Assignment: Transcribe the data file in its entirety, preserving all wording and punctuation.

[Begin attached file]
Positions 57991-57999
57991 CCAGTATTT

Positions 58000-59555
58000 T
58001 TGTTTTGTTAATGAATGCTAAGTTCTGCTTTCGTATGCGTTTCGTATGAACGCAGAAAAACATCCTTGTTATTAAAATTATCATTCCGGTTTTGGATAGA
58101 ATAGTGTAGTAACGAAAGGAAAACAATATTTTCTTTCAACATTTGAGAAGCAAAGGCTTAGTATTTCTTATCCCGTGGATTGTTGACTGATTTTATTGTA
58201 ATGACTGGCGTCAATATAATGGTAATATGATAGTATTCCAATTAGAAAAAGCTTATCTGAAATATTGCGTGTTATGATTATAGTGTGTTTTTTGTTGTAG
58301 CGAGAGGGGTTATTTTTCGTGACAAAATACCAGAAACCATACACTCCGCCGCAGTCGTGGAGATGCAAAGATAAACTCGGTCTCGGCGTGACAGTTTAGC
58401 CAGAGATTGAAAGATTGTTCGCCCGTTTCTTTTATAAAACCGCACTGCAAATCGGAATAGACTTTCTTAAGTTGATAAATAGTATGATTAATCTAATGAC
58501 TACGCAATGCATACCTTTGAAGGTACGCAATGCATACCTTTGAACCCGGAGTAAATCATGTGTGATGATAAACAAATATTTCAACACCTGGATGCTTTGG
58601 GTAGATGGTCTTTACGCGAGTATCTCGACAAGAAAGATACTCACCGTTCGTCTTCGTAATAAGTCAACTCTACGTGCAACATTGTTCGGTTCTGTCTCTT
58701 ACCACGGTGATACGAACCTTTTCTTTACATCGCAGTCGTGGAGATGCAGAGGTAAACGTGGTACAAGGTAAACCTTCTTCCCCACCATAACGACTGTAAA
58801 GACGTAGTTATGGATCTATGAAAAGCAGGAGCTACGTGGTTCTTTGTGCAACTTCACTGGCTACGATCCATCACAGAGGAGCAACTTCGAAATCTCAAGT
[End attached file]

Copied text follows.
Positions 57991-57999
57991 CCAGTATTT

Positions 58000-59555
58000 T
58001 TGTTTTGTTAATGAATGCTAAGTTCTGCTTTCGTATGCGTTTCGTATGAACGCAGAAAAACATCCTTGTTATTAAAATTATCATTCCGGTTTTGGATAGA
58101 ATAGTGTAGTAACGAAAGGAAAACAATATTTTCTTTCAACATTTGAGAAGCAAAGGCTTAGTATTTCTTATCCCGTGGATTGTTGACTGATTTTATTGTA
58201 ATGACTGGCGTCAATATAATGGTAATATGATAGTATTCCAATTAGAAAAAGCTTATCTGAAATATTGCGTGTTATGATTATAGTGTGTTTTTTGTTGTAG
58301 CGAGAGGGGTTATTTTTCGTGACAAAATACCAGAAACCATACACTCCGCCGCAGTCGTGGAGATGCAAAGATAAACTCGGTCTCGGCGTGACAGTTTAGC
58401 CAGAGATTGAAAGATTGTTCGCCCGTTTCTTTTATAAAACCGCACTGCAAATCGGAATAGACTTTCTTAAGTTGATAAATAGTATGATTAATCTAATGAC
58501 TACGCAATGCATACCTTTGAAGGTACGCAATGCATACCTTTGAACCCGGAGTAAATCATGTGTGATGATAAACAAATATTTCAACACCTGGATGCTTTGG
58601 GTAGATGGTCTTTACGCGAGTATCTCGACAAGAAAGATACTCACCGTTCGTCTTCGTAATAAGTCAACTCTACGTGCAACATTGTTCGGTTCTGTCTCTT
58701 ACCACGGTGATACGAACCTTTTCTTTACATCGCAGTCGTGGAGATGCAGAGGTAAACGTGGTACAAGGTAAACCTTCTTCCCCACCATAACGACTGTAAA
58801 GACGTAGTTATGGATCTATGAAAAGCAGGAGCTACGTGGTTCTTTGTGCAACTTCACTGGCTACGATCCATCACAGAGGAGCAACTTCGAAATCTCAAGT